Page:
Economists at the bank have also revised down their economic growth estimate for Egypt this year from 5.3% to 3.7%.
Banks and the stock exchange have been closed for days, and many factories in the major cities have shut.
There have also been more food price rises, one reason tens of thousands of protesters were already on the streets.
Egypt is still in the middle of its peak tourist season, which commonly lasts until May, but airlines and travellers are shunning the destination.
The report said: “Prolonged political uncertainty and perceived violence could have a destructive impact on tourism earnings this year. Tourism accounted for 6% of GDP in 2010 and… receipts could easily retract to pre-2004 levels of less than $5.5bn.
“A shortfall in tourism receipts will have to be addressed by additional budgetary support.”
Credit Agricole’s analysts also expect money to start leaving the country. “Local as well as international investors will demand an early exit as political instability and lack of clarity looms,” the report said.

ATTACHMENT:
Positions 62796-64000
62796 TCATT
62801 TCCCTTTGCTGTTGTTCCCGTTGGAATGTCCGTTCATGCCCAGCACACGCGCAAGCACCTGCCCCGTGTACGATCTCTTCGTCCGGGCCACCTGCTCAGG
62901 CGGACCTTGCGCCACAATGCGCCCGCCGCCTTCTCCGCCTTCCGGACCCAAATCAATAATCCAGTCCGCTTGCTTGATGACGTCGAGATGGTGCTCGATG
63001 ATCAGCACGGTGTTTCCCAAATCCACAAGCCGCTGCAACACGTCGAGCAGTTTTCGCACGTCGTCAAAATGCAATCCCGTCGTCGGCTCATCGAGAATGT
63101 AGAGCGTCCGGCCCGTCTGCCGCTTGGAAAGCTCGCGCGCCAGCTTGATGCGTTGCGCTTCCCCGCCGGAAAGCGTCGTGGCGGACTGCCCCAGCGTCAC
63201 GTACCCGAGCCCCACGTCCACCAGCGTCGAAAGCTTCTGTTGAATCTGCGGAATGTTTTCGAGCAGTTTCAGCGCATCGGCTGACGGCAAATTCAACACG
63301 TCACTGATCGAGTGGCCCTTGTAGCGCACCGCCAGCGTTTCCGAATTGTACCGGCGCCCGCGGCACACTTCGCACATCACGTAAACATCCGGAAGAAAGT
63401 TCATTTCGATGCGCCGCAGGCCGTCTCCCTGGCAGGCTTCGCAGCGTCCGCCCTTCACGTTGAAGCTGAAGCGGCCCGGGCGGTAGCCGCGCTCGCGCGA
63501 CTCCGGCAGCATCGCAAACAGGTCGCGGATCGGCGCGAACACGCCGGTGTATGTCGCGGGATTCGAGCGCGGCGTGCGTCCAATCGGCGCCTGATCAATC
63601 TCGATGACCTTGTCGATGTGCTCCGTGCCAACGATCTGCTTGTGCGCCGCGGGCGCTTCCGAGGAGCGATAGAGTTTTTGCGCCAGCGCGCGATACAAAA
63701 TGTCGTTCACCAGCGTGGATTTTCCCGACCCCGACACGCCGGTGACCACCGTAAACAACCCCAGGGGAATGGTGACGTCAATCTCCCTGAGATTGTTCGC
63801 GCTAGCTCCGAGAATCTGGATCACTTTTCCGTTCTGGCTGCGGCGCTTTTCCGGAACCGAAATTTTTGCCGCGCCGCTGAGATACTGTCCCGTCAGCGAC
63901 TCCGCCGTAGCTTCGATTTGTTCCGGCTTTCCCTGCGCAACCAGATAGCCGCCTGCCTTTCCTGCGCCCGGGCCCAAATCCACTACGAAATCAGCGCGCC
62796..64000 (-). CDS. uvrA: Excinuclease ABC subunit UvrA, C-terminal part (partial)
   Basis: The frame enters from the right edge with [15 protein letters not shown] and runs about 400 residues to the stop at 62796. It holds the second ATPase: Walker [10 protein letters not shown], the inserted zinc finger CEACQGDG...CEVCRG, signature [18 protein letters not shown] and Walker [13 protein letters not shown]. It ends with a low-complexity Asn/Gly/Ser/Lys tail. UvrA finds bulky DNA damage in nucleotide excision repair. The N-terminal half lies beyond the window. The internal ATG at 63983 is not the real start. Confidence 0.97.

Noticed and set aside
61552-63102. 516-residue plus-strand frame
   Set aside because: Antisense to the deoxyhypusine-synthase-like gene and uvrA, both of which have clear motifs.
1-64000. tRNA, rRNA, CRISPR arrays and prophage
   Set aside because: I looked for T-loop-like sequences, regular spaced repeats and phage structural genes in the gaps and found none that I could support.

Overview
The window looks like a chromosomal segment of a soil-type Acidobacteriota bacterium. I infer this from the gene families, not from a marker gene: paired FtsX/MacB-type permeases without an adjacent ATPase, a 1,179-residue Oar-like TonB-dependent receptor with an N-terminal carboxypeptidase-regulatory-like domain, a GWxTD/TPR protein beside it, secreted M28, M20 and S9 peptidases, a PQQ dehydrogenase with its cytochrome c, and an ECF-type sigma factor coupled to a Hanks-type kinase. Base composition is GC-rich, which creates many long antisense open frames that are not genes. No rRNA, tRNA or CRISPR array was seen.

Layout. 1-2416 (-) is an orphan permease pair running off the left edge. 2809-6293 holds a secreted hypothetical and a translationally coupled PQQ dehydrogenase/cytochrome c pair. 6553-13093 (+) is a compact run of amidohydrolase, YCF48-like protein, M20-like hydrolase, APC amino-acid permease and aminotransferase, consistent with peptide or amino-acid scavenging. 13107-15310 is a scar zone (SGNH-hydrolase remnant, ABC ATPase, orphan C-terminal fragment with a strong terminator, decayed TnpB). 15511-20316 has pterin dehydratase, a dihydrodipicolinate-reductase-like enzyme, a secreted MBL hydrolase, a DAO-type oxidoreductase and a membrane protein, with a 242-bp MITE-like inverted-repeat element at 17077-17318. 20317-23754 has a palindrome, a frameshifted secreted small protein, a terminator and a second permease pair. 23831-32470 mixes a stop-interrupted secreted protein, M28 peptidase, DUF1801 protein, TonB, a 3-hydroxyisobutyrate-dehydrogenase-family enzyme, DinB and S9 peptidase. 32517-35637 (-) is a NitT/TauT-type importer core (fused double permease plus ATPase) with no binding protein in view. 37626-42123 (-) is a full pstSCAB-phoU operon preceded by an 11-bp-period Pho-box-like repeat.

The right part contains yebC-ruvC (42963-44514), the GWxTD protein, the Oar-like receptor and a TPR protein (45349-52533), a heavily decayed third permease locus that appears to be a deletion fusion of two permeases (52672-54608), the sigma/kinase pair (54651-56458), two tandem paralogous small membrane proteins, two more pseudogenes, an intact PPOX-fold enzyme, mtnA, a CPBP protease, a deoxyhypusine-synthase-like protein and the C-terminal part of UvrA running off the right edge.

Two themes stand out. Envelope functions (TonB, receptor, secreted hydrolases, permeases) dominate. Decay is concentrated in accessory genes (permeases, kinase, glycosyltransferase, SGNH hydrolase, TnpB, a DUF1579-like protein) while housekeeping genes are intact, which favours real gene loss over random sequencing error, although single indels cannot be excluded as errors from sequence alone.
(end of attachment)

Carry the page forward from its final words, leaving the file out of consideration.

“Those that have not opted for capital outflow strategies over the past few years will do it now,” the analysts said.
With the next government facing a shortfall in revenues, coupled with the need to increase subsidies on such things as fuel and food to help quell the popular discontent, Credit Agricole says Egypt’s budget deficit this year could reach 12.3%, up from an earlier estimate of 8.2%.
The Suez Canal trade link, which earned Egypt revenues of $4.77bn in 2010, remains open.
But Denmark’s AP Moller-Maersk, the world’s largest shipping group, has closed some facilities, including a canal terminal.
The French building materials giant Lafarge has also closed plants.